Several Colorado Republican leaders are calling for El Paso County GOP Chair Vickie Tonkins to resign after she used the party’s official Facebook page to ask followers if they believe the COVID-19 pandemic is a manufactured hoax.
She also confirmed to Colorado Politics reporter Ernest Luning that she wrote on her personal Facebook page that the outbreak is a “PSYOP,” using the same term she posted to the county page. The post has since garnered bipartisan national attention, including a tweet from Guy Benson, political editor of the conservative blog Townhall, and coverage from the left-leaning sites Raw Story and Huffington Post.
Denver GOP Chair Kristina Cook, joins former county chairs Jake Viano (Denver), Joe Webb (Jefferson) and Eli Bremer (El Paso) in calling for Tonkins to step down.
Former El Paso County Chair Eli Bremer first flagged the post and shared it with other Colorado Springs conservative Facebook groups.
Reached for comment, Tonkins dismissed criticism over the post itself, attributing it to the tension between the establishment and grassroots elements of the party, and claiming Bremer had other reasons for sharing the post:
“The individual [Bremer] that started the misinformation of my saying Coronavirus is a hoax…which I never said…does not like the fact a black woman is in the position and won by over 60 votes… The grassroots said they wanted something different and who could be more different than me.”
While Tonkins did not state that Coronavirus is a hoax on the El Paso County page, she did describe the outbreak as a “PSYOP,” in a comment exchange on her personal page. Another El Paso County Republican, Missy Ward, shared a screenshot of the comment.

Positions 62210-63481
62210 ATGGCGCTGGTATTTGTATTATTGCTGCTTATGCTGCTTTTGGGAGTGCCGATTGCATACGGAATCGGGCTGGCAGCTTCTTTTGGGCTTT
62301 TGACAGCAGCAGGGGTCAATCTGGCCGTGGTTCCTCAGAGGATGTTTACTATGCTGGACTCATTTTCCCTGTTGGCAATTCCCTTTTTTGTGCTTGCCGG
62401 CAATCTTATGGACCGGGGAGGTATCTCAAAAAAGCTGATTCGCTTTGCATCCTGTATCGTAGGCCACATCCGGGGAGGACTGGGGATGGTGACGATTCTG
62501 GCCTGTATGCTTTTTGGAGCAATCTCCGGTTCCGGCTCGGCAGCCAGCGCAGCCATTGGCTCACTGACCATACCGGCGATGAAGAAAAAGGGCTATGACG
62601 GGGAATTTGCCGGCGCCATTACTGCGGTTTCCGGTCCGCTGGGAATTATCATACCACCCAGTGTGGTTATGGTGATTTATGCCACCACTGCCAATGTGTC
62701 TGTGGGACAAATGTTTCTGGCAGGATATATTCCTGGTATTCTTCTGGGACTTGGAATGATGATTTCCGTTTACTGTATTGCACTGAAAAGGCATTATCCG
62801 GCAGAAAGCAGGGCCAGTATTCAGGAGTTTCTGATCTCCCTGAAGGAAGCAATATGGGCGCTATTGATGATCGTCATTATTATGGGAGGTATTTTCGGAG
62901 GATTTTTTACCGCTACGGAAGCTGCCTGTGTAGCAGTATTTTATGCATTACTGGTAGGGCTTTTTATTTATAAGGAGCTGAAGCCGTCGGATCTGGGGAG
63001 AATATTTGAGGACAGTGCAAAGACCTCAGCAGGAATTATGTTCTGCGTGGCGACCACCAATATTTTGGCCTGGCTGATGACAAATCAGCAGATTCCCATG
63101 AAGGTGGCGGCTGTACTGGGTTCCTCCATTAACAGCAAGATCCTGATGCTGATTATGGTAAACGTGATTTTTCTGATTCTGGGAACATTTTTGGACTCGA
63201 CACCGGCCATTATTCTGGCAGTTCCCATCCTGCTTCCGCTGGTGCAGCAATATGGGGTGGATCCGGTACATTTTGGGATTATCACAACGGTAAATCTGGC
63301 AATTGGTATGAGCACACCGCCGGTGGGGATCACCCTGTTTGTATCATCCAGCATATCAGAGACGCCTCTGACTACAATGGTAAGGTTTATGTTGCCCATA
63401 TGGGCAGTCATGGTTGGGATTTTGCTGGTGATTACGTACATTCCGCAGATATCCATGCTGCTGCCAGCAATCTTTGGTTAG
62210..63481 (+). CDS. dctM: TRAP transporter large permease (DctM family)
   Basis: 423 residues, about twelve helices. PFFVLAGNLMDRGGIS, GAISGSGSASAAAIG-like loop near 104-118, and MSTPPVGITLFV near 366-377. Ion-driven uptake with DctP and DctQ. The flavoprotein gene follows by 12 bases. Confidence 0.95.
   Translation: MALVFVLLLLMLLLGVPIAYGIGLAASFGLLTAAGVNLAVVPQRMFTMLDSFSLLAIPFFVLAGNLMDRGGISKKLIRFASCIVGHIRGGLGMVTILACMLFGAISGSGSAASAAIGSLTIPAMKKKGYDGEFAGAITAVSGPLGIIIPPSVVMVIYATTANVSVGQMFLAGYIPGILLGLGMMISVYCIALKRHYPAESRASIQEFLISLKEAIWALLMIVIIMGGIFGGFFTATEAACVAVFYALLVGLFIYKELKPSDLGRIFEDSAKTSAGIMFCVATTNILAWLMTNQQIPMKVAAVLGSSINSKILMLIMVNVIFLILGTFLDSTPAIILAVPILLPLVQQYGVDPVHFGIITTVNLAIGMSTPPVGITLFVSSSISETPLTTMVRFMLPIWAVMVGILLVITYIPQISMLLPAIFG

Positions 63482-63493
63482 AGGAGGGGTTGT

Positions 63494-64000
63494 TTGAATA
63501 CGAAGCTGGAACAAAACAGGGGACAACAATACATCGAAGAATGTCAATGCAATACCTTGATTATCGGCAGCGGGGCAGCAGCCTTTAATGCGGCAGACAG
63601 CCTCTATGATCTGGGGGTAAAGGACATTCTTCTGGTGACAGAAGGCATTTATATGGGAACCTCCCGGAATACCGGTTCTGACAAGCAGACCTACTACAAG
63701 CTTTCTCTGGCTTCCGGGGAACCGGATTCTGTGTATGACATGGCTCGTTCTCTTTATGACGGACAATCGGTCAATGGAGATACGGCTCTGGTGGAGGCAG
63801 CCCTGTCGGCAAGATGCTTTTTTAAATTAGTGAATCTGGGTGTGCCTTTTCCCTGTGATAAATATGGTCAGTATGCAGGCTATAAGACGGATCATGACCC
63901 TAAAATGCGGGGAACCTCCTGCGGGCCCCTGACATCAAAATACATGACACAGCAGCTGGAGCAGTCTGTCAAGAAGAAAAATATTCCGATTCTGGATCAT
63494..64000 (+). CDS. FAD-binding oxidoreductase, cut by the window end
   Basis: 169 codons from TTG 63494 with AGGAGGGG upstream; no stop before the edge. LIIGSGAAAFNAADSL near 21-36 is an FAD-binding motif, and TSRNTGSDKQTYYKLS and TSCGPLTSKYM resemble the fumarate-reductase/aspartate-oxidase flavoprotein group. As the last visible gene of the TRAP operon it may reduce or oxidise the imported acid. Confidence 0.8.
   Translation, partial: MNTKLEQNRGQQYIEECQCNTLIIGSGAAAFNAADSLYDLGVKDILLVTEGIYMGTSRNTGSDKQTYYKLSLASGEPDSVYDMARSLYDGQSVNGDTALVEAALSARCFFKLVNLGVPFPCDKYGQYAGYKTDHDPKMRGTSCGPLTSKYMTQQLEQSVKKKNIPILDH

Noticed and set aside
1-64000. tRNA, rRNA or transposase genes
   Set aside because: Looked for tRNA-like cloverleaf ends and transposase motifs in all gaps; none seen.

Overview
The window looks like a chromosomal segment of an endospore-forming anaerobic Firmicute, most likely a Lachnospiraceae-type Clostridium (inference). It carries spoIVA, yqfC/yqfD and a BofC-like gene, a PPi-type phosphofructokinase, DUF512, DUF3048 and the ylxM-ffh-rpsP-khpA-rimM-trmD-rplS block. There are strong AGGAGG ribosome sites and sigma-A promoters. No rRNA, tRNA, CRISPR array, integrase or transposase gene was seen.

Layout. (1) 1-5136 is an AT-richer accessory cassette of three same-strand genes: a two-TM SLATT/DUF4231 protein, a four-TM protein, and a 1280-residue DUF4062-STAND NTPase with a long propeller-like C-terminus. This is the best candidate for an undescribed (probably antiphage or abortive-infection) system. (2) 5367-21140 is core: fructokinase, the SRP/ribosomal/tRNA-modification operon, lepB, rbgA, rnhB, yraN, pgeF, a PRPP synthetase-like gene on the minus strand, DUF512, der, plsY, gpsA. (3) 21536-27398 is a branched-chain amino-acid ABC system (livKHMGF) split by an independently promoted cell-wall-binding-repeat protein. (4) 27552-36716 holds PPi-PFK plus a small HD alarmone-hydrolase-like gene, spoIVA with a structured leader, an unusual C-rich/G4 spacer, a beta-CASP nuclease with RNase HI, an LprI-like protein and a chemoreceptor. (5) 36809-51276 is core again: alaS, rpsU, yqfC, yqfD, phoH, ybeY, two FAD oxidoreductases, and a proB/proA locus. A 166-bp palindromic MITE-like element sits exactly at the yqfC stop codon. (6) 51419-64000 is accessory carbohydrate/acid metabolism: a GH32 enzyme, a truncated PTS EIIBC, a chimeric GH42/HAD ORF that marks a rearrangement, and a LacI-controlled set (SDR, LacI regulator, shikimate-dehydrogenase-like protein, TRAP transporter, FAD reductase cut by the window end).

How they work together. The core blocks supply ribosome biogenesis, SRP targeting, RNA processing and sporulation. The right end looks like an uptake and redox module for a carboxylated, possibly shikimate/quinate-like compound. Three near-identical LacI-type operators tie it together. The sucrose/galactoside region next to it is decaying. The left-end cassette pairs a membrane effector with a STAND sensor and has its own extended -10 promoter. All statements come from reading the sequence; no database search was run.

“Ward, without my permission, took a screenshot of my personal page and made this a story. The post may not have been up for even an hour…but they saw an opportunity to get me, I guess. Not sure why they hate me so much but that is what it is.”
Tonkins also says she was focused on those who are suffering financially during the pandemic.
“My intentions, which my naysayers say we should always look at, is that people are not just dying from this virus, people are losing their jobs and can’t pay their bills and is time we step up to help them. Maybe had I put “the media thinks” [in the original post] I would have been heralded as a hero. This has been blown out of proportion by my haters and I say let’s move toward helping our communities which is my heart and the heart of the Republican Party. People are making this about politics and I am thinking about people!”
Joe Webb, who led the Jefferson County GOP until last year, concluded his own public Facebook post about the incident by insisting Tonkins resign, and calling on the county party’s executive committee to remove her if she doesn’t.
This is not a time to play politics but because Vickie Tonkins added to the public health emergency and may have assisted in making the curve steeper regarding infections she needs to resign as Chairman of the El Paso County Republican Party at once. If she fails to do so then members of the Executive Committee must take matters into their own hands within social distancing parameters. We all need to contribute to flattening the curve. Many other reasons exist for her resignation but I listed the most serious one. Personal responsibility for your actions should matter.
Denver GOP Chair shared Webb post noting that she agreed with Webb. She added that Tonkins’ post jeopardizes the Republican Party’s mission of electing its candidates.
Asked if the Colorado Republican Party had asked or is going to ask Tonkins to step down, spokesperson Kyle Kohli said hadn’t had that conservation with party leaders but would relay the question.
The party has not been shy about demanding officials resign over social media posts involving the coronavirus. On March 3 Kohli called for Denver Councilwoman Candi Cdebaca to step down after retweeting a “sarcastic” tweet about someone with COVID-19 intentionally attending Trump rallies adding “#solidarity Yaaas!!”
On April 2, the party praised Congressmen Buck, Tipton and Lamborn for their support of a resolution intended to hold China accountable for its “misinformation campaign” regarding COVID-19.
Tonkins said she has had conversations with the state party following the controversy, but that she was not formally asked to step down.